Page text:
Construction is an art to building something

Art is my life, but in between my art – like I suspect many people need to do to survive – I have done other jobs, and put my hands to use where I can, or where they are needed.

I have been a farmer, worked in bars, painted houses, and did some industrial cleaning. I have been in dangerous situations, as a soldier, and a security officer, and while helping during the 2010 earthquake while I was in Haiti. But for me, working in construction is among the most dangerous jobs ever. I think it may be more dangerous than being a police officer.

There is an art to building something. Construction is needed to provide shelter for people, buildings for businesses, entertainment, worship and protection, as well as roads and bridges.

The planning, the details, the design, and the construction process are all part of a greater art. However, the men and women who actually do the work, especially on the site, around moving machinery and heavy equipment, can find themselves in trouble if they are not careful. A construction site is dangerous to be if you are not careful, not prepared and not aware of what is going on around you. Safety is the number one concern. Workers must be aware of the location of machinery, and be knowledgeable about how they function, as well as what to do to reduce the risk of injury on the site.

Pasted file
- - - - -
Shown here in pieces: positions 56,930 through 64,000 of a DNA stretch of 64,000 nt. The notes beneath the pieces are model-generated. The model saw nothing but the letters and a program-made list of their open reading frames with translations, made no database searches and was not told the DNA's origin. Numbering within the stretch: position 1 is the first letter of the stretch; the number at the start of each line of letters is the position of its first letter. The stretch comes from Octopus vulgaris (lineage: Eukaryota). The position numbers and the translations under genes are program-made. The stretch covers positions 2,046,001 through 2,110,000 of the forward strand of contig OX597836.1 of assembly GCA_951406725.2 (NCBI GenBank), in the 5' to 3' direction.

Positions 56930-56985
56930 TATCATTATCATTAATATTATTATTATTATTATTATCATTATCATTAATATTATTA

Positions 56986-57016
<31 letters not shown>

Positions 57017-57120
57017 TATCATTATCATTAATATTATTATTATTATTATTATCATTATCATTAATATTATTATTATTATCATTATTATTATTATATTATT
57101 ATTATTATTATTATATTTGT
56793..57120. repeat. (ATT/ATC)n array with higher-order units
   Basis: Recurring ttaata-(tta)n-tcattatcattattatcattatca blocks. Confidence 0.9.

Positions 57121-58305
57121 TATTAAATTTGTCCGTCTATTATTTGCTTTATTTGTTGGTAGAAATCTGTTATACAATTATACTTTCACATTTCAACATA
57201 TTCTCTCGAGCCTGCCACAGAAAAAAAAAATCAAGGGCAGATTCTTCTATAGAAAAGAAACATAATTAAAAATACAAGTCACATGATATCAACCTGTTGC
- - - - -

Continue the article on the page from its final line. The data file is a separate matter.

I have great admiration and a lot of respect for people working in construction, from the helpers to the engineers.

My painting process is a bit like construction. It is necessary to have a good idea and good planification, and it is important to know how to start, and how the project will end. When I get a commission, the ‘building plan’ is based on the client’s needs and budget etc, and then I can get to work. Depending on the work and location, I must protect myself with gloves, glasses, boots, etc.

Working in construction I have learned discipline, teamwork and the need to focus (measure 2-3 times before you cut). These lessons I apply to my everyday life and to my art life. Every non-art job that I do – because not every day I can sell my work – I learn something new that helps me be a better person and a better artist.

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